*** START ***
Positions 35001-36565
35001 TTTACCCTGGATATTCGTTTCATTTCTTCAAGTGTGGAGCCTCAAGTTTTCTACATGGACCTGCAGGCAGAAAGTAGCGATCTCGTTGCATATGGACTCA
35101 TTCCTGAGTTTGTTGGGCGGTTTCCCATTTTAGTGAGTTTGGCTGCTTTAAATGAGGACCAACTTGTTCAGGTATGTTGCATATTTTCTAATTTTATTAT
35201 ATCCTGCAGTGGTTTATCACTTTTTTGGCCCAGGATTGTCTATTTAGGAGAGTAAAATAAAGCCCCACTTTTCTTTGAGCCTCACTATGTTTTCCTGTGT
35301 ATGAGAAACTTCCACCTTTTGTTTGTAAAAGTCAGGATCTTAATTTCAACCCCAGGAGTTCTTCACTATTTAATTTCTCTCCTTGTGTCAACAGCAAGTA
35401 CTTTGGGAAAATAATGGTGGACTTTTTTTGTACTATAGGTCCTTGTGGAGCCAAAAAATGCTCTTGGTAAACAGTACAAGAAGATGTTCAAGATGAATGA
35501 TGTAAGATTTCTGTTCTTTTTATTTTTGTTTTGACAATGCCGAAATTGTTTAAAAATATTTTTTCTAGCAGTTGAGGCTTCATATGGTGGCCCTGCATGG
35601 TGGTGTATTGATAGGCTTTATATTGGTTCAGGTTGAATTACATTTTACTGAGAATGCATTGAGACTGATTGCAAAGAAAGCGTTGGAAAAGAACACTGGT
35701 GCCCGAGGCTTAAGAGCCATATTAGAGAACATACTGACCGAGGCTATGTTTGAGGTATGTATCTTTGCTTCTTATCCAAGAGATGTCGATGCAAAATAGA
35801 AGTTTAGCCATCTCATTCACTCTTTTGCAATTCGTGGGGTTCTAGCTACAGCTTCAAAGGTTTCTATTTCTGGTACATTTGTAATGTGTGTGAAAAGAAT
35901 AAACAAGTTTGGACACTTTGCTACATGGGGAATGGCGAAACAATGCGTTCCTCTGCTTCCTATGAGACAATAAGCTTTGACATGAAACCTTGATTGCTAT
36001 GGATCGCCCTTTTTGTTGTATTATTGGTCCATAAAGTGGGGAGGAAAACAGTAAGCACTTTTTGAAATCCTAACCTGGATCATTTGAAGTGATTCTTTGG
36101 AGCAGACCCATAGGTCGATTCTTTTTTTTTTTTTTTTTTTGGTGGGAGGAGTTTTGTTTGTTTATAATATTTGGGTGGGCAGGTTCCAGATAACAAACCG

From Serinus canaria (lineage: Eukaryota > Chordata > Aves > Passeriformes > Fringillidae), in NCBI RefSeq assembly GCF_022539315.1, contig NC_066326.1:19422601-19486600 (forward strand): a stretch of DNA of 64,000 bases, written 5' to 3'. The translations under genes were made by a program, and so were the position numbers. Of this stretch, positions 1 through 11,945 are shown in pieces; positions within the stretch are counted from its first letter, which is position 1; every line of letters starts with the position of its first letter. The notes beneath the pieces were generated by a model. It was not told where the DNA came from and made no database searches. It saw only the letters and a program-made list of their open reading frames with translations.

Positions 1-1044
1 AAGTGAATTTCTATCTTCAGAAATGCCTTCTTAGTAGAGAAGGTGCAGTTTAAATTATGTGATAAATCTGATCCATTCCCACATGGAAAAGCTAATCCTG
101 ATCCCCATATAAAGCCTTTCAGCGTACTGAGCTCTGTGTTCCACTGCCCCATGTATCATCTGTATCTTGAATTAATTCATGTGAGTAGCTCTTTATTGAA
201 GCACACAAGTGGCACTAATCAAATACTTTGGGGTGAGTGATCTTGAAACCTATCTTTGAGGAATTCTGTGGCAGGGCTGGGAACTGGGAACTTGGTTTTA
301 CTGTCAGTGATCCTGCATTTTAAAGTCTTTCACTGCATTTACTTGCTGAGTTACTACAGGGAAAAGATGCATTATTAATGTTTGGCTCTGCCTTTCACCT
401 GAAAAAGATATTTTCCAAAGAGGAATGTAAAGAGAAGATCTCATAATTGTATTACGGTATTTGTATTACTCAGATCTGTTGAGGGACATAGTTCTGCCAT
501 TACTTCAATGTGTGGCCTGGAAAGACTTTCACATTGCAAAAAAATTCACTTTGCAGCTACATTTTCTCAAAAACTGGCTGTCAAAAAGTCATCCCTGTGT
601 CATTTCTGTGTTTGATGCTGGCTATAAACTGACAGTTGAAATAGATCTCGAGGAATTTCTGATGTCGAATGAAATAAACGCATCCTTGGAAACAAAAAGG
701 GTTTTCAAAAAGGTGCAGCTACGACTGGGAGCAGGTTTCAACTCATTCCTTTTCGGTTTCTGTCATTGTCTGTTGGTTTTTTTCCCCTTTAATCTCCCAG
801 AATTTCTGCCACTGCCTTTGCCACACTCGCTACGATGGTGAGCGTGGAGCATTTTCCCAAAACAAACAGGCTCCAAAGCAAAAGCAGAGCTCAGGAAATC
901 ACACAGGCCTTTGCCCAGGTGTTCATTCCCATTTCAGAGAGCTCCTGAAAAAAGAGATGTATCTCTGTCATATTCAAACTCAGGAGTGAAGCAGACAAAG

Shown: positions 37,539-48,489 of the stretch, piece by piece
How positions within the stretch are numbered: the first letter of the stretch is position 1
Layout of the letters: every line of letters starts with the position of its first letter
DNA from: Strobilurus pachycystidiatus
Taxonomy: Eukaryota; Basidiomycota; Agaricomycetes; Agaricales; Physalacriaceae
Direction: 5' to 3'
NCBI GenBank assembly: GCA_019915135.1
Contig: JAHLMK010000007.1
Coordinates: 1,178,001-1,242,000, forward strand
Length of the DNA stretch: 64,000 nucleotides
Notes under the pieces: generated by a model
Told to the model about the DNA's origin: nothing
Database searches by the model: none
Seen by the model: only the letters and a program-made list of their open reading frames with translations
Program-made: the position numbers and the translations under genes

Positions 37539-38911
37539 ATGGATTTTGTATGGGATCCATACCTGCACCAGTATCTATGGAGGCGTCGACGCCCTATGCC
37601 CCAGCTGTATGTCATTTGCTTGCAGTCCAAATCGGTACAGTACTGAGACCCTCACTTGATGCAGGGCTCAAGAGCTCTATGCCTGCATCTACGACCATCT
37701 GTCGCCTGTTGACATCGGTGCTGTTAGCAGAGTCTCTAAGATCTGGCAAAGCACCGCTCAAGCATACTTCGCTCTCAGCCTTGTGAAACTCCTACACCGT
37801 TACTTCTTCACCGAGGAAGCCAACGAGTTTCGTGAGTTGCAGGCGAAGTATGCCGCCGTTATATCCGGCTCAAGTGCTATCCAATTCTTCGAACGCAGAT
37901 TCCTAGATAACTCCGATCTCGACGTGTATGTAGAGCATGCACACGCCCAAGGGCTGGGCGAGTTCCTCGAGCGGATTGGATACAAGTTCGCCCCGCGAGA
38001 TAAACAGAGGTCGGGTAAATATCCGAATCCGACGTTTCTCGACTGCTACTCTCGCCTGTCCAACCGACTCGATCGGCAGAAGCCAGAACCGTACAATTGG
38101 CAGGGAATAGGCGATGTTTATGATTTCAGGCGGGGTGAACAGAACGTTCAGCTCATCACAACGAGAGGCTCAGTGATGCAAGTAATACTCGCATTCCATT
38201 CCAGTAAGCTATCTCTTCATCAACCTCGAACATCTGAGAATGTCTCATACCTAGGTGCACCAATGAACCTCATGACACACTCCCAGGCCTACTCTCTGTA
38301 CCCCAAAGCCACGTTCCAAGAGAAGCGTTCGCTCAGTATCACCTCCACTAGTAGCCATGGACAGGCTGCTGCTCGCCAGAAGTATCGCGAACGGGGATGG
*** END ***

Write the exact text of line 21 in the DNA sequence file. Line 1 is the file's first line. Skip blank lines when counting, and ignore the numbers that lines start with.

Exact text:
501 TACTTCAATGTGTGGCCTGGAAAGACTTTCACATTGCAAAAAAATTCACTTTGCAGCTACATTTTCTCAAAAACTGGCTGTCAAAAAGTCATCCCTGTGT